Deer Prints of Faith
By Rhonda Howard
Our rustic 1830’s log cabin that faces a half-frozen winding river offers a welcome reprieve from the hectic city atmosphere. Sprinkled in the white powdery snow, the river birch and Nuttall oak trees surround our winter retreat like a cozy blanket. I feel good to be away from all the cares of busy middle-class life. Here my husband, the kids, and I can relax as we truly enjoy living in nature.
Hiking the mountain paths and cooking dinner on the fire rekindle family traditions that we looked forward to every year. Carey and Jacob are old enough now to spend the day in the woods with the neighbor kids, hunting for unusual nuts and photographing wildlife. As for me, it is a time to get quiet with God and listen to His plan for my life.
I gathered the firewood and stacked it high next to the stone fireplace that dominates one wall in the living room. The German cuckoo clock chirps every hour on the hour reminding me that time still moves on even in this remote place in the world. I enjoy listening to the owls hooting and the coyotes howling in the cold evening wind. The moonlight against the dark blue sky makes me think of a time when life was slower and gentle. Television, DVDs, and radios are not allowed during our two weeks in this quaint abode. I had forgotten just how good the quiet felt as my nerves settled down to a calm, harmonious peace. I think Henry David Thoreau was right in wanting to simplify and get back to the basics of living. His small cabin by Walden Pond must have seemed like paradise.
Jim and the kids walked into town to participate in the winter food festival and then ice skate on the frozen pond in the town square. Lounging in the overstuffed plaid armchair, I prayed for a while and then started my Bible lessons about faith. Hebrews 10:38 plainly states, “Now the just shall live by faith” (KJV). I wondered if I could ever get to the place where I was not tossed to and fro and governed by my senses.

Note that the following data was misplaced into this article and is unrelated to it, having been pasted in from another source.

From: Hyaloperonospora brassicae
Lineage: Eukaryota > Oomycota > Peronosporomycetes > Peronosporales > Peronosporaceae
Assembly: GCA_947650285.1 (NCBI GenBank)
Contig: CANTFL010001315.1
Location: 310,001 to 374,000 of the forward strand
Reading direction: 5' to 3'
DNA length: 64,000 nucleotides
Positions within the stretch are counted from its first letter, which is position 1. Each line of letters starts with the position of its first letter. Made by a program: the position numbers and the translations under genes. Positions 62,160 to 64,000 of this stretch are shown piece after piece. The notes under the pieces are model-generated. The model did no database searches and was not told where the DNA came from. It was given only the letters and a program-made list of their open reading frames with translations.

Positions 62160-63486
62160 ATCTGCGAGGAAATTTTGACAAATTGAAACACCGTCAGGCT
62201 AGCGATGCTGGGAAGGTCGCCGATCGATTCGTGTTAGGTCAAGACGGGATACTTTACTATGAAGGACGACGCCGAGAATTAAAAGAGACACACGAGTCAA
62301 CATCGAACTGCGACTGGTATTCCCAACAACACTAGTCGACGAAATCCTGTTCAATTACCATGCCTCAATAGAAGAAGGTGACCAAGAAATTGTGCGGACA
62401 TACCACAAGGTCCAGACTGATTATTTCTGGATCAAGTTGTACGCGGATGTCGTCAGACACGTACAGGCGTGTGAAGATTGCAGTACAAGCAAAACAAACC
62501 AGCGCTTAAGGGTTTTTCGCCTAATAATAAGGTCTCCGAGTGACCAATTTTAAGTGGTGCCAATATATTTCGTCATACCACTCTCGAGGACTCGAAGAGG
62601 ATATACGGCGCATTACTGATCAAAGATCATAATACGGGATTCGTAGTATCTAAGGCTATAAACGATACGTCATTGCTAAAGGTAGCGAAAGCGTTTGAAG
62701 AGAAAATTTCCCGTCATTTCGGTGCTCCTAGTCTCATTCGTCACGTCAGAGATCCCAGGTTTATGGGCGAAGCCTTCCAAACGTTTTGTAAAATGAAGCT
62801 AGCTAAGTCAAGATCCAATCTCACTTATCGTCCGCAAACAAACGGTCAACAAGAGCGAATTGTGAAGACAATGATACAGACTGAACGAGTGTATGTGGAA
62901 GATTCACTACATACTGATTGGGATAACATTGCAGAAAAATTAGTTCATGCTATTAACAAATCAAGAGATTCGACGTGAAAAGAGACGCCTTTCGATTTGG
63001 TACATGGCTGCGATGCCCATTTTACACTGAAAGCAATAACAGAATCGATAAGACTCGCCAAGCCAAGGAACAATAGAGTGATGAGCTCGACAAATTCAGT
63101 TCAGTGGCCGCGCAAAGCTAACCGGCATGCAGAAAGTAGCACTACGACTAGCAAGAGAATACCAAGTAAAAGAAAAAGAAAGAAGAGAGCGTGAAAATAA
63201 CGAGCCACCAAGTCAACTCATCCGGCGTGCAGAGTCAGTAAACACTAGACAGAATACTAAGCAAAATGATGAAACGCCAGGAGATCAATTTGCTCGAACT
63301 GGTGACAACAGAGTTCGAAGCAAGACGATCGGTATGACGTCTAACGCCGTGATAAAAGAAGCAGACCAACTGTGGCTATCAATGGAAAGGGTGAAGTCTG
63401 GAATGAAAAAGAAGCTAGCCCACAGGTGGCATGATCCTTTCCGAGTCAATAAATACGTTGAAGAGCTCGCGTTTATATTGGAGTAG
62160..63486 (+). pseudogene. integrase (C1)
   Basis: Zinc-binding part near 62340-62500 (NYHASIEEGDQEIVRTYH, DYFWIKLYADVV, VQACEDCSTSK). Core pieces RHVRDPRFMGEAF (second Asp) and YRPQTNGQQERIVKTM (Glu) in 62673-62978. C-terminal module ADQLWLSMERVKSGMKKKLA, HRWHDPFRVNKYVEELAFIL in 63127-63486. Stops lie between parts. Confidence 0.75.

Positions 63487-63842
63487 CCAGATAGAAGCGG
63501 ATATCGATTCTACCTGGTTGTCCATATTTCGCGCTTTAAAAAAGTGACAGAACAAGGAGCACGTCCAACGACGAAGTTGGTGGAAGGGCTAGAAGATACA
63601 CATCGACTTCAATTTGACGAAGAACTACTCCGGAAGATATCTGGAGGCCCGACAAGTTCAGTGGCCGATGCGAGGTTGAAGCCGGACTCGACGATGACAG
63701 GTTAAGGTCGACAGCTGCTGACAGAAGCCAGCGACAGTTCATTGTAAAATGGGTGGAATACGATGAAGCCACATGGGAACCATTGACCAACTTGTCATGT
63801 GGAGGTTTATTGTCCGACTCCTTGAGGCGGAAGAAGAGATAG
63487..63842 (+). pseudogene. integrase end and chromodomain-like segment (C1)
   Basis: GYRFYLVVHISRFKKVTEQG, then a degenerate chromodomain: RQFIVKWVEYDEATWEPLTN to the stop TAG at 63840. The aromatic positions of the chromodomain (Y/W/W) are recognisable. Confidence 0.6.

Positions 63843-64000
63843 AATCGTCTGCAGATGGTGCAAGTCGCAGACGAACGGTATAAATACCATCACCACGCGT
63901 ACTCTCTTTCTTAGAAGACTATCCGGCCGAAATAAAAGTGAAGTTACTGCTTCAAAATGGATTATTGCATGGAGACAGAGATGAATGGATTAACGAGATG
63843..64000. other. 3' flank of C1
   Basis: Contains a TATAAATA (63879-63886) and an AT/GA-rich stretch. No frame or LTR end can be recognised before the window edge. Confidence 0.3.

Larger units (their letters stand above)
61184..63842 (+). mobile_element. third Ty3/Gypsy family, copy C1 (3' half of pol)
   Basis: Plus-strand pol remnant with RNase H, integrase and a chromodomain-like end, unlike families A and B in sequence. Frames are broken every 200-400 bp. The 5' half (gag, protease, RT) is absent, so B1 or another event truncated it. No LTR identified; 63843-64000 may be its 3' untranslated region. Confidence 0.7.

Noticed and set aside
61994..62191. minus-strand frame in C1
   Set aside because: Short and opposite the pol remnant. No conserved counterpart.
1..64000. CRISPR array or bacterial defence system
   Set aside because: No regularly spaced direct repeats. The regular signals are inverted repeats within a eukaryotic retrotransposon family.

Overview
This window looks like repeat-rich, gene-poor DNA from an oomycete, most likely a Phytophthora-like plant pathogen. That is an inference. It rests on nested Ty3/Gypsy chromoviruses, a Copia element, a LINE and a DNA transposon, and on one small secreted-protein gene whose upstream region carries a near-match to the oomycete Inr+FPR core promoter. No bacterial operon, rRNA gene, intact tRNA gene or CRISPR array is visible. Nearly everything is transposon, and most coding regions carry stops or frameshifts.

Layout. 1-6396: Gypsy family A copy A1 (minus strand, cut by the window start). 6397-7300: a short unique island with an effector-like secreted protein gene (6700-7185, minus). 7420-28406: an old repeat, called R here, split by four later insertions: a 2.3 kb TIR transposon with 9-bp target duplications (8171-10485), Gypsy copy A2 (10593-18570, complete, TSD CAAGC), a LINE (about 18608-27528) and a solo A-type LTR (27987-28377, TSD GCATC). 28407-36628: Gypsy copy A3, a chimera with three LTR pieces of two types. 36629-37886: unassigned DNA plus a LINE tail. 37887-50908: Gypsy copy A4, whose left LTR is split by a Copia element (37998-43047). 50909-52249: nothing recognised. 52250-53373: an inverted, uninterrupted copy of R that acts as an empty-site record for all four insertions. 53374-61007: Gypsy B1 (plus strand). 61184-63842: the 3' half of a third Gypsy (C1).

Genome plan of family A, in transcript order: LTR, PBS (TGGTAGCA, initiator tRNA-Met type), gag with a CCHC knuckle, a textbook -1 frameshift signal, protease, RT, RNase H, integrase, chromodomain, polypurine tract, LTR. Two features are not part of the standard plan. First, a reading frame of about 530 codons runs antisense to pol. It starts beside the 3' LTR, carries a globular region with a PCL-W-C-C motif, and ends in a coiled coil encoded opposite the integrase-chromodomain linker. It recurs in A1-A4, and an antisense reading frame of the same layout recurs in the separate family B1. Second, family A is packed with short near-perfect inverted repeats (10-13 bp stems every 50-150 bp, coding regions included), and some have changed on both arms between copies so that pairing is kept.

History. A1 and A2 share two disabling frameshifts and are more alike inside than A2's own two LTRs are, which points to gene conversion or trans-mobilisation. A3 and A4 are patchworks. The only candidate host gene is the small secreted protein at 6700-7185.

As I dozed off I was abruptly awakened by the sound of the front door slamming against the wall. I jumped to my feet and turned to see what the commotion was all about. There was a figure standing in the doorway. “Go away,” I yelled, grabbing one of the logs from the bin. As my eyes started to focus, I saw that it was a deer walking through the door. “Oh my, what do you want?” I asked the sweet, beautiful creature. I was glad that she did not answer me. Amazed and confused by her presence, I thought she was very brave. As I approached her she turned and speedily ran back toward the woods. When I looked down at the snow, I saw several pairs of other animal tracks of various sizes and shapes leading to our door. The local animals must have been very curious about us.
While brewing a cup of tea I restoked the fire and sat back down in the armchair. I was certain that God had an important lesson for me to learn by witnessing the boldness of the doe. “This will be fun,” I thought as I pondered what might unfold next. Jim and the kids will be so thrilled to hear about our surprise house guest. Then I heard scampering footsteps on the porch and peeked out the window. Snow-dusted squirrels and a white furry rabbit were rustling through Jacob’s nature bag. He had left it outside on the porch not thinking that the snacks in it provided an easy meal for hungry scavengers. I watched them for a while observing their dinner manners; then I saw my doe poking her head around a tree. Fully persuaded now that she was not there by accident, I waited to see what she would do next, but I eventually closed the curtain and went to bed early.